May 05, 2015


The Marriage family have been flour millers in Essex since 1824 and farmers in the local area since the seventeenth century

Part 1: The flour mill

The Great British Bake Off starts with quality flour and Marriage’s

by Roger Gilbert and Olivia Holden, Milling and Grain magazine

First published in Milling and Grain, March 2015
The Great British Bake Off, a television programme that has captured the imaginations of the British viewing public, has provided companies such as W & H Marriage and Sons Ltd of Essex in the UK with increasing demand for its artisan flours for bread making and baking.

Mr George Marriage, who is from the ‘William side’ of the family and therefore flour mill orientated, is responsible for the overall operation of the mill and says, “The quality drivers for flour today come from the marketplace.”

Making a comparison, he says, “Nobody wants a cheap car these days” and there is a universal awareness of quality throughout the flour and food industry that is being better understood by consumers through programmes such as the Great British Bake Off.

“Everyone wants things to be better,” he adds. And consumers of flour are no different.

Flour milling, says George, is the same process no matter where in the world you are.

“The technology used is similar. It’s the materials used in manufacturing the equipment that has changed, such as the bearings and drives and resulting energy savings.”
Another significant change is in the control systems used in a modern mill. 

“Today everything is controlled and recorded by computer.

“For example, we are operating from a building built in 1899 and which started out producing just three-quarters of a tonne of flour per hour. Today, we house much newer equipment, and our colour sorter and computerised control systems combined with our laboratory mean we can control, trace and test quality at all stages throughout the process using our own laboratory services.”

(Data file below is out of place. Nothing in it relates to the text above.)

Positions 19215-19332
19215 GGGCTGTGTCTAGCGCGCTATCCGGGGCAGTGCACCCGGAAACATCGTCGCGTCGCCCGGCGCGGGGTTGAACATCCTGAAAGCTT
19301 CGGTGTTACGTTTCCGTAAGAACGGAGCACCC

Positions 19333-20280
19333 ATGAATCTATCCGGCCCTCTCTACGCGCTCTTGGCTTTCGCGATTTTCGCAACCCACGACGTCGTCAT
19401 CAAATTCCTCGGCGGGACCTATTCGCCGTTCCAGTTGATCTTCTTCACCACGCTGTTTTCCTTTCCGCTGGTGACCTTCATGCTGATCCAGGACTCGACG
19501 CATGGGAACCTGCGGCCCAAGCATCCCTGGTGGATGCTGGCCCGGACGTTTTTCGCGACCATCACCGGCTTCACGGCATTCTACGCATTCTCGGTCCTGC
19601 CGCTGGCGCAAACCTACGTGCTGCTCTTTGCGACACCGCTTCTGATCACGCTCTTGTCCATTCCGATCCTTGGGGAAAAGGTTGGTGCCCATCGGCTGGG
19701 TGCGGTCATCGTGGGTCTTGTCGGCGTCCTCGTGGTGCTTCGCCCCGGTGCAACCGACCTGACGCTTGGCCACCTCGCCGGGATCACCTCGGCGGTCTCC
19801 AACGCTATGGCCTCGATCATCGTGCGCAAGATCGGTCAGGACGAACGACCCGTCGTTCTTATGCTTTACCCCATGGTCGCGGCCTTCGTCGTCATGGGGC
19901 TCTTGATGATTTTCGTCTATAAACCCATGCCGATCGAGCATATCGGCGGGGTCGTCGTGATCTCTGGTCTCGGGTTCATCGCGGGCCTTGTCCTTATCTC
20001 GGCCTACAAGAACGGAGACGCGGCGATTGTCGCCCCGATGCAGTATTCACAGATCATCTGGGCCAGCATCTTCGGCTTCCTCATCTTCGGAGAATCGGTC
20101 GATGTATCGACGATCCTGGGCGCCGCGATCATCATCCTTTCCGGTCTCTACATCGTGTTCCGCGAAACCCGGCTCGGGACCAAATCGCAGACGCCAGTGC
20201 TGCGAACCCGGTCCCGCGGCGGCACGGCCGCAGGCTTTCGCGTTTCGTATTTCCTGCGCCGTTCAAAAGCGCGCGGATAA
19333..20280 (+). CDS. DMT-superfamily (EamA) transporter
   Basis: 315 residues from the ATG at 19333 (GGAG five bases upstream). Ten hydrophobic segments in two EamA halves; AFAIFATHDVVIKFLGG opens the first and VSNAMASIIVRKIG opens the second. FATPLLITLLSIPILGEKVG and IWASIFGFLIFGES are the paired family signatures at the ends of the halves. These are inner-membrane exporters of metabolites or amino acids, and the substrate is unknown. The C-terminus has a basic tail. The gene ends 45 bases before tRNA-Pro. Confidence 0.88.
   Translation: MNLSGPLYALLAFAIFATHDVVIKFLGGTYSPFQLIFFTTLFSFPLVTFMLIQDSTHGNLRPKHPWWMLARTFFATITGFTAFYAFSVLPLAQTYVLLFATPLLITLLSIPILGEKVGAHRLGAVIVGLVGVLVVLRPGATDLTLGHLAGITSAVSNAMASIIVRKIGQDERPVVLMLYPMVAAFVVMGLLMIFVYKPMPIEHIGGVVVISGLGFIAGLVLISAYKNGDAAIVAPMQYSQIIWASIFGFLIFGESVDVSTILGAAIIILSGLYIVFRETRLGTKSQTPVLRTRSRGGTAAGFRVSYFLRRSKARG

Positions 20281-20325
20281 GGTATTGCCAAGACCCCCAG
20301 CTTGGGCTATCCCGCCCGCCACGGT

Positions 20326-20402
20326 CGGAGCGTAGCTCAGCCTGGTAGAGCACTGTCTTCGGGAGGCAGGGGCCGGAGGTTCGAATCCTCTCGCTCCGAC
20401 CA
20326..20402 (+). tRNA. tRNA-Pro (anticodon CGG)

It was in 1997 when a seven tonne-per-hour roller flour mill was installed which took the factory from a line shaft driven mill over to direct drive for its roller mills.

However, being unique in the marketplace is critical and Marriage’s are no different in defining what makes them special.

“It’s our customer services that are unique and provide us with our selling point.
“Comparing our industry to others, we know ours will always be there.”

A tour of the flour mill
Mr Andrew Thain, the Head Miller at Marriage’s, took us on a tour of the factory when we visited in February. He explained that his first visit to the company was as a schoolboy in college.

“That was 28 years ago. Something just clicked and I knew this would be the job for me.”
To this day he doesn’t know what it was about the flour mill ‘that clicked’, but he treats his job of head miller as a vocation and not simply a job. His dedication and attention to detail when Milling and Grain visited was obvious and reminded the writer of the principles of milling extolled in the past by our feature-writer Jonathan Bradshaw in these pages: that a miller must walk the floors of his mill every day looking over all the equipment and looking out for anything out of place. It was fascinating to see this discipline in action.

From the intake that can take in up to 60 tonnes of wheat per hour - or two (30 tonne) lorry deliveries an hour - to the reception control room where it takes just four hours to send and receive all the necessary test results from the company’s laboratory, to the roller mill floor itself, passing along all floors on the way while the writer was learning all the time about the uniqueness of this facility.

The mill has off-site storage but holds up to 700 tonnes on site with the new UK crops coming in between August and end of December.

Storage on site includes some 35 bins of varying capacities: 45 tonnes, 21 tonnes and a couple of 18-tonne bins.

“The range of storage helps us to handle the mill’s requirements,” says Andrew.

The mill’s emphasis is on producing strong, predominantly white flours; organic is an important consideration for some customers; flours made from high protein Canadian wheat can be selected by the customer; wholemeal flour traditionally milled on the French burr stones is also popular. Spelt, barley and rye are speciality flours that have been recently launched.